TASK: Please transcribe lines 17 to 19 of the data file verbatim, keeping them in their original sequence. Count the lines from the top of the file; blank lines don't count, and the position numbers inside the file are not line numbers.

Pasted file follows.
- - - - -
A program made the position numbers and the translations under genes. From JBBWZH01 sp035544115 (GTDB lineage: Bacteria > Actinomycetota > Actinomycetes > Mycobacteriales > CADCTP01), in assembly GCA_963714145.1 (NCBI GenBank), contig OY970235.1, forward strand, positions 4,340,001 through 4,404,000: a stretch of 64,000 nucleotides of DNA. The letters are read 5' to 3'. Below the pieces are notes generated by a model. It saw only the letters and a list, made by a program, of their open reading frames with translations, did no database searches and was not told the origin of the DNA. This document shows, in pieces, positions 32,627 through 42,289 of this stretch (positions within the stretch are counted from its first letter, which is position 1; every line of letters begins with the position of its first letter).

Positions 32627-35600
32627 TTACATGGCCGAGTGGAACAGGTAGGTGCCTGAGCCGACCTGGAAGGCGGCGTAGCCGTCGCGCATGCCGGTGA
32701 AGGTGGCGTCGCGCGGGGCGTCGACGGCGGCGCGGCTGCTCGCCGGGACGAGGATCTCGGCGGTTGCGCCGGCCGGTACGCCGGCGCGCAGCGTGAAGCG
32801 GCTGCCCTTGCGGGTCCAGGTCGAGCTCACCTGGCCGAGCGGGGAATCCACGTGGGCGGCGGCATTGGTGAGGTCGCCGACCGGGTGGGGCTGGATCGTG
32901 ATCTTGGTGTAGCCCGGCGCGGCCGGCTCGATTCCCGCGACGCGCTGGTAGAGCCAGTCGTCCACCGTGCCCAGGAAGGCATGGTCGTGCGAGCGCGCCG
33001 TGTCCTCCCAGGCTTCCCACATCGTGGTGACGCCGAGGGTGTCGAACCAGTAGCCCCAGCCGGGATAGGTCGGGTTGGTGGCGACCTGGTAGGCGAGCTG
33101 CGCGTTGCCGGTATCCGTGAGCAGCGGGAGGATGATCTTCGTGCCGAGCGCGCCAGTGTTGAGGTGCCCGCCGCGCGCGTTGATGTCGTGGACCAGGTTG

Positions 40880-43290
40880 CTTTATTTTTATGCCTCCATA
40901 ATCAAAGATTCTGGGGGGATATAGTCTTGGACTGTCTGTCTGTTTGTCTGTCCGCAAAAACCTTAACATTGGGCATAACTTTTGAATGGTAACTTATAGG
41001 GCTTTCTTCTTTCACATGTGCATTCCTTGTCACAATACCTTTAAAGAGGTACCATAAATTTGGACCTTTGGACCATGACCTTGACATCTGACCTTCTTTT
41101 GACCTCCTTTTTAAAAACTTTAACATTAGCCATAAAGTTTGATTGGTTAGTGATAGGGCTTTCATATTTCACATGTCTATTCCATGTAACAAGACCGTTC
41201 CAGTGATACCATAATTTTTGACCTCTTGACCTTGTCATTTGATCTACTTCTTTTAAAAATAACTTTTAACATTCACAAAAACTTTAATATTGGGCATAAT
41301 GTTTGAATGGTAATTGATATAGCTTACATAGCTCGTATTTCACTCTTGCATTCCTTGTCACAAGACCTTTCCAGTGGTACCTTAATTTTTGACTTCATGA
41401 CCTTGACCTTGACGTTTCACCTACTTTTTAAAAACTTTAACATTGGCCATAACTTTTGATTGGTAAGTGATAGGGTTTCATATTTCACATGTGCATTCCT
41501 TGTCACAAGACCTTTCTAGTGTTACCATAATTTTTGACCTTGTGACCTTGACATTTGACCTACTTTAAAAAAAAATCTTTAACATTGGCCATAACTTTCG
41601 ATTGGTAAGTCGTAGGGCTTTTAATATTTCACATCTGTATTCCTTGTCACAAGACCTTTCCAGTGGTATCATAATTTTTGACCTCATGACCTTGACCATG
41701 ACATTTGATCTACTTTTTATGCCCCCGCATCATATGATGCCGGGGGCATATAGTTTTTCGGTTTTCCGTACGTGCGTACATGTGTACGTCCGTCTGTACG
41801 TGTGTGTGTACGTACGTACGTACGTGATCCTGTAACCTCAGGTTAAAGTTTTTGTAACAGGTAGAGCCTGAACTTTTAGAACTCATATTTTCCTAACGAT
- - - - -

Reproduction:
41501 TGTCACAAGACCTTTCTAGTGTTACCATAATTTTTGACCTTGTGACCTTGACATTTGACCTACTTTAAAAAAAAATCTTTAACATTGGCCATAACTTTCG
41601 ATTGGTAAGTCGTAGGGCTTTTAATATTTCACATCTGTATTCCTTGTCACAAGACCTTTCCAGTGGTATCATAATTTTTGACCTCATGACCTTGACCATG
41701 ACATTTGATCTACTTTTTATGCCCCCGCATCATATGATGCCGGGGGCATATAGTTTTTCGGTTTTCCGTACGTGCGTACATGTGTACGTCCGTCTGTACG